He urged Christ's Church toward courage and suffering.

He urged Christ's Church to take the Gospel to the children.

Only as we abide in Christ will become a Justice League...loving and working with God to establish His desired will, His Kingdom, here on earth.

Perkins noted several times that the next generation has a thirst and longing to be a part of this be a part of something bigger than look and be different than the culture around us and to make a positive and lasting difference. The Church's responsibility is to disciple and equip them for Kingdom mission.

Perkins most definitely creates a sense of urgency as he admonishes Christ's people to continue the work of Christ on earth and to throw off that which is causing us to stumble.

Sunday, September 12, 2010

classic Saturday

I suppose I should rename this weekly post "classic weekend", as I often to tend to blog this on Sunday rather than Saturday!

Anywho, this week I read an excerpt from Interior Castle written by Teresa of Avila (1515-1582). She wrote of stages of prayer through the analogy of traveling through a castle. Just a bit from this selection:

"God appeals to us through other good people, through sermons, or through the reading of good books. Sometimes he calls through our sicknesses and our trials as he bids us to pray. However feeble such prayers may be, God values them highly."

What people, sermons, books has God used to appeal to you as of late?

Saturday, September 11, 2010

race results

Running with my daughter this summer has resulted in so much more than the physical benefits of the sport. Though it's been terrific to have an avenue of regular physical fitness, even greater have been the benefits of time spent together, being outside in nature, the confidence I've seen grow in Sara, and all the spiritual growth parallels made on the journey. Lessons like: Encouragement makes a big difference. Consistent training over a long period of time equals progress. Perseverance pays off. Discipline is important. Set your mind on the goal. Finish strong.
Today, we ran the 10k that we set as a goal in June. Gorgeous morning. Lots of enthusiasm on the course, and it was just so exciting to feel the adrenalin in the run. We ran the best time we've run together, and what's even more fun is that Sara got 2nd place and her best bud, Kalleigh, got 1st place in the female under 19 category! p.s. They were the only females who ran the 10k in that age division. :)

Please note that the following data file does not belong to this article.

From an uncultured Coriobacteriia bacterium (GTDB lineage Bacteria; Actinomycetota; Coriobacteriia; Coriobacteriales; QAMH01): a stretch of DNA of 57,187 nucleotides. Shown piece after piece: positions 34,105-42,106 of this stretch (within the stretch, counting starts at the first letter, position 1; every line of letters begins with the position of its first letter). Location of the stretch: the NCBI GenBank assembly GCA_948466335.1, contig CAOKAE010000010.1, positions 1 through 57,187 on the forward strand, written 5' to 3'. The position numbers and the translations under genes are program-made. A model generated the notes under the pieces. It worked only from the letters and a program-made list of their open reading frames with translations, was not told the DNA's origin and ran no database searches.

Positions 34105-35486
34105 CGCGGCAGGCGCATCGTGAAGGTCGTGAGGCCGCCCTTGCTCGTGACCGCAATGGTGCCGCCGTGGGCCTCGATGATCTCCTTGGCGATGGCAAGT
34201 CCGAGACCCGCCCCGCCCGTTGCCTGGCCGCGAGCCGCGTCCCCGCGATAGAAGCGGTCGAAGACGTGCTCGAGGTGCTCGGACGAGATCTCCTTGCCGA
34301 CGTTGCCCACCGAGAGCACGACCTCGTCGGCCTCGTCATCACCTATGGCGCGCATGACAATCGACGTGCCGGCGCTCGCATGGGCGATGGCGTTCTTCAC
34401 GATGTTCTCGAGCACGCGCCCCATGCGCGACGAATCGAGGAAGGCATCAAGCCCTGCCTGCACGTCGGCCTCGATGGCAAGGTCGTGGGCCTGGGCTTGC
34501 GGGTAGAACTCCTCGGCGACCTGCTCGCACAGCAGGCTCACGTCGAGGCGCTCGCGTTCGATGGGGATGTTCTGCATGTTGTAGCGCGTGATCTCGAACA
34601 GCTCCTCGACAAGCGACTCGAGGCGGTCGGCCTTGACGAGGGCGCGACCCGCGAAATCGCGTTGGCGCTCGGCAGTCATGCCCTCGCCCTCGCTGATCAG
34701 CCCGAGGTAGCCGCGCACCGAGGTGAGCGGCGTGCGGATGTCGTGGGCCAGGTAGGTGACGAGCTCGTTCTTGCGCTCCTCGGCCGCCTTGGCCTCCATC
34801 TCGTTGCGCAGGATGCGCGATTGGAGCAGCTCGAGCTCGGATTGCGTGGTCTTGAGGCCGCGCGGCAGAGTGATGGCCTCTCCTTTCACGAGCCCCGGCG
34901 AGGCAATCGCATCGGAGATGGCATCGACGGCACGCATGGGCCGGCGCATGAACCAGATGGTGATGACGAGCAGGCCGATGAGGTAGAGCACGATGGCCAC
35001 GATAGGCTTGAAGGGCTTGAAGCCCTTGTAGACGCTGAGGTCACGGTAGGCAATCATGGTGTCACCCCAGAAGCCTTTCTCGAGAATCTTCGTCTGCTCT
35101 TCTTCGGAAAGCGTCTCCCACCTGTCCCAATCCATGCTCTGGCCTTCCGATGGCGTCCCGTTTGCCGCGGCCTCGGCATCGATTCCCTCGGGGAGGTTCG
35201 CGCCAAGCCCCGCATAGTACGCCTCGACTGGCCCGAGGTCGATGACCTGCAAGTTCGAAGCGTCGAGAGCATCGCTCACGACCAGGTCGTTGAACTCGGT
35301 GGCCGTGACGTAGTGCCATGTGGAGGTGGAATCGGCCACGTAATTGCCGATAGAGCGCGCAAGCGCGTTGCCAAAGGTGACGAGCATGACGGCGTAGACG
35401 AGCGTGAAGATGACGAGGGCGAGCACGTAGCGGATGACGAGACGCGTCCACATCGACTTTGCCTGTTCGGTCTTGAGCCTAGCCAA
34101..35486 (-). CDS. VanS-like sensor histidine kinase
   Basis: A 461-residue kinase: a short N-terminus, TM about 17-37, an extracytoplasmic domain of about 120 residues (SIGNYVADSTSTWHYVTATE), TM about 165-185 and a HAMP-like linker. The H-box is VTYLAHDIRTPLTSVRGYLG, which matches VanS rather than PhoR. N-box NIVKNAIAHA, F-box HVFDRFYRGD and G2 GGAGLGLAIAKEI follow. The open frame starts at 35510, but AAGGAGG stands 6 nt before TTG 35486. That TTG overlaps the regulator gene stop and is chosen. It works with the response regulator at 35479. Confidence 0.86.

Friday, September 10, 2010


CCDA is committed to justice for the immigrant. The association believes the United States is in a defining moment in its history in regards to beliefs, practices, and policies around immigration. Therefore, you can hear and see at this conference their desire to grow our awareness.

Daniel Carroll, a speaker at the conference and an OT professor at Denver Seminary, is asking Christians to engage conversation. He knows this is difficult because of politics and polarization. He unpacked two questions he had for us:

1. Where do we begin the conversation?
With statistics? No. With talk about drugs, terrorists, border wars? No. How about with the Bible? He admonished the majority culture to sit with the Bible open and learn about God's heart for the alien, the immigrant. He encouraged us to be reminded from God's Word how each neighbor on this earth is made in the image of God and has value. Each person has potential and has gifts to bring to the table. He exhorted the minority culture to be reminded through God's Word how God is with each person on the journey.

2. Who are we in the conversation?
We need to struggle with our loyalties. Are we Americans or Christians first? Where is our true citizenship? Can we love people and work through wisdom, advocacy, and our God-given creativity to reform the laws so that they are compassionate and just?

I have largely chosen to keep immigration off my radar. "I don't have time for one more cause." "God isn't calling me to this issue". Unacceptable. As a follower of Christ who is to care about the things that Jesus would care about....I have the responsibility to at least become aware, be touched by people's stories, to grow God's heart for people within me and to share God's heart for people with others through conversation.

This is one of my "put into practice" take aways from the conference. I will no longer just bypass articles that speak about immigration. I will commit to reading and opening my mind up to this issue this year and ask God to open my heart through the learning.

ccda Chicago group